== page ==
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Working with CSS3 animation tools

In this article, we will learn about the basic animation tools that are used in CSS3.

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Let us start with little basics of CSS3 animations. As we all know, animation is a new CSS property that allows for animation of most HTML elements (such as div, h1 and span) without JavaScript or Flash. Users can change as many styles as they want and as many times they want to. The only thing that needs to be done is to specify when the change will happen in percent, or the keywords "from" and "to", which is the same as 0% and 100%. In simple terms, 0% is the beginning of the animation, 100% is when the animation is complete.

The key to create animations in CSS3 is @keyframes rule. In this rule, the animation is created. So, the user needs to specify a CSS style inside the @keyframes rule and the animation will gradually change from the current style to the new style.

Note: For the attention of the users, @keyframes rule or the animation property is not supported by Internet Explorer.

In order to use this property in other web browsers, we need to add a prefix. Firefox requires the prefix -moz-, Chrome and Safari require the prefix -webkit-, and Opera require the prefix -o-.

Listing 1: Shows the code to add the prefix in different web browsers

@keyframes learningCSS3animation
{
from {background: blue;}
to {background: grey;}
}

@-moz-keyframes learningCSS3animation /* Firefox */
{
from {background: blue;}
to {background: grey;}
}

@-webkit-keyframes learningCSS3animation /* Safari and Chrome */
{
from {background: blue;}
to {background: grey;}
}

@-o-keyframes learningCSS3animation /* Opera */
{
from {background: blue;}
to {background: grey;}
}

Now, when the animation is created by the user using the @keyframes rule, the created animations must be bind to selector. If the animation is not bind, then it will not show any effect i.e., the animation. In the process of binding the animation, user needs to define two different CSS animation properties. These properties can be anything, but in this article, we will be defining the two most important properties i.e., the name of the animation and the duration of the animation.

Note: The duration of the animation must be set by the user because if the user does not provide the duration, then the animation will not run, because the default value will be zero in that case.

Now, let us create a very simple animation. In this, we are binding “learningCSS3animation” element to a div element and then providing the duration for the animation.

Listing 2: Shows the code to bind the element to the animation and to provide the duration of the animation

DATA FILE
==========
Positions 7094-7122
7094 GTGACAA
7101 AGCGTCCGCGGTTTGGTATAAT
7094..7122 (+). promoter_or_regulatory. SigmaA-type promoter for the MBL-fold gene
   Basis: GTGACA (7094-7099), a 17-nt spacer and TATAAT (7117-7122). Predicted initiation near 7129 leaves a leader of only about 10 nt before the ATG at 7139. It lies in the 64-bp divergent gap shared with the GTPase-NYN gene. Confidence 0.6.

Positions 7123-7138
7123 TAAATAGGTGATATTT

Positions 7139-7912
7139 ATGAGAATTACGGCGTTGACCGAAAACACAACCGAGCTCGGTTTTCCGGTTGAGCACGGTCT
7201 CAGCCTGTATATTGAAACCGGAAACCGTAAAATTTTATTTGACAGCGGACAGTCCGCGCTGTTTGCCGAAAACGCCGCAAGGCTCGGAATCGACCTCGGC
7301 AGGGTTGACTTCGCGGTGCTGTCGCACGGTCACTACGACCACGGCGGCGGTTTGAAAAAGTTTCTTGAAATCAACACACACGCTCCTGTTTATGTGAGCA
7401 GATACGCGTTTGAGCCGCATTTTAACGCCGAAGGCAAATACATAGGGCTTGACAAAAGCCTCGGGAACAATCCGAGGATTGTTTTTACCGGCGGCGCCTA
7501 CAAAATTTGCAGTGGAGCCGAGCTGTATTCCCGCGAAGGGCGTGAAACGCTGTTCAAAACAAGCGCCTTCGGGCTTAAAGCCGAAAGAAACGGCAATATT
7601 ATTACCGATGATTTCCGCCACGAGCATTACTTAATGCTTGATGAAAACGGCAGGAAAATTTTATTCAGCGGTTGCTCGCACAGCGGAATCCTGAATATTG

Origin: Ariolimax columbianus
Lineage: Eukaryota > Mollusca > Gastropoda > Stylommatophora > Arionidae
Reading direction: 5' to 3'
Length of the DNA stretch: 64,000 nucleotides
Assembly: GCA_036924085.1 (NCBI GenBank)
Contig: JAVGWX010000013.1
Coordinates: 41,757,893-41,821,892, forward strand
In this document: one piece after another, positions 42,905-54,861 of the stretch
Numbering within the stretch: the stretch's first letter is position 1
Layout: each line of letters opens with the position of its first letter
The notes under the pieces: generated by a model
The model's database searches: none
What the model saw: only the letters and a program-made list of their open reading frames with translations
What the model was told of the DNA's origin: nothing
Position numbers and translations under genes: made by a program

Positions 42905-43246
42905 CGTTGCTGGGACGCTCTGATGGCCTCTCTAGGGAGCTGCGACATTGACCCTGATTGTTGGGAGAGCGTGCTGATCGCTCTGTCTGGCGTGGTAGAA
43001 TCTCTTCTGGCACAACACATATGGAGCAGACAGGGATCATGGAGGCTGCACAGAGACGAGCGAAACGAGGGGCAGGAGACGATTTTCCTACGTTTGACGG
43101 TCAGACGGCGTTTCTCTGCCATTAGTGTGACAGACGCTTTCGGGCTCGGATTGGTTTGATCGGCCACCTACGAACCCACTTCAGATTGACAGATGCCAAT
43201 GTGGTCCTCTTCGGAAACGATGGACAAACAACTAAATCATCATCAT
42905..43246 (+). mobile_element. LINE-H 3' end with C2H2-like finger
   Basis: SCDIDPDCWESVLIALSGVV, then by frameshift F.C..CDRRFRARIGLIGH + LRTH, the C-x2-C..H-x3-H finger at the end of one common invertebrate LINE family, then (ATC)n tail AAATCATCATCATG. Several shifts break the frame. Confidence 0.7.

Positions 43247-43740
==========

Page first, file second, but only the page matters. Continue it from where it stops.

<!DOCTYPE html>
<html>
<head>
<style> 
div
{
width:1000px;
height:500px;
background:blue;
animation:learningCSS3animation 10s;
-moz-animation:learningCSS3animation 10s; /* Firefox */
-webkit-animation:learningCSS3animation 10s; /* Safari and Chrome */
-o-animation:learningCSS3animation 10s; /* Opera */
}

@keyframes learningCSS3animation
{
from {background:blue;}
to {background:grey;}
}

@-moz-keyframes learningCSS3animation /* Firefox */
{
from {background:blue;}
to {background:grey;}
}

@-webkit-keyframes learningCSS3animation /* Safari and Chrome */
{
from {background:blue;}
to {background:grey;}
}

@-o-keyframes learningCSS3animation /* Opera */
{
from {background:blue;}
to {background:grey;}
}
</style>
</head>
<body>

<p><b>Note:</b> Sorry, as mentioned this example will not run in Internet Explorer.</p>

<div></div>

</body>
</html>
Shows the output of Listing 2

Figure 1: Shows the output of Listing 2

Now, we can also change different colors when the animation is running. For example, the animation will change color after regular intervals of time i.e., at 25% of the given time, 50% of the given time and 75% of given time and finally at 100% of given time.

Listing 3: Shows the code to perform the above mentioned task

<!DOCTYPE html>
<html>
<head>
<style> 
div
{
width:200px;
height:100px;
background:blue;
animation:learningCSS3animation 20s;
-moz-animation:learningCSS3animation 20s; /* Firefox */
-webkit-animation:learningCSS3animation 20s; /* Safari and Chrome */
-o-animation:learningCSS3animation 20s; /* Opera */
}

@keyframes myfirst
{
0%   {background:blue;}
25%  {background:black;}
50%  {background:purple;}
75%  {background:green;}
100% {background:grey;}
}

@-moz-keyframes learningCSS3animation /* Firefox */
{
0%   {background:blue;}
25%  {background:black;}
50%  {background:purple;}
75%  {background:green;}
100% {background:grey;}
}

@-webkit-keyframes learningCSS3animation /* Safari and Chrome */
{
0%   {background:blue;}
25%  {background:black;}
50%  {background:purple;}
75%  {background:green;}
100% {background:grey;}
}

@-o-keyframes learningCSS3animation /* Opera */
{
0%   {background:blue;}
25%  {background:black;}
50%  {background:purple;}
75%  {background:green;}
100% {background:grey;}
}
</style>
</head>
<body>

<p><b>Note - 1:</b> Sorry, as mentioned above this example will not run in Internet Explorer.</p>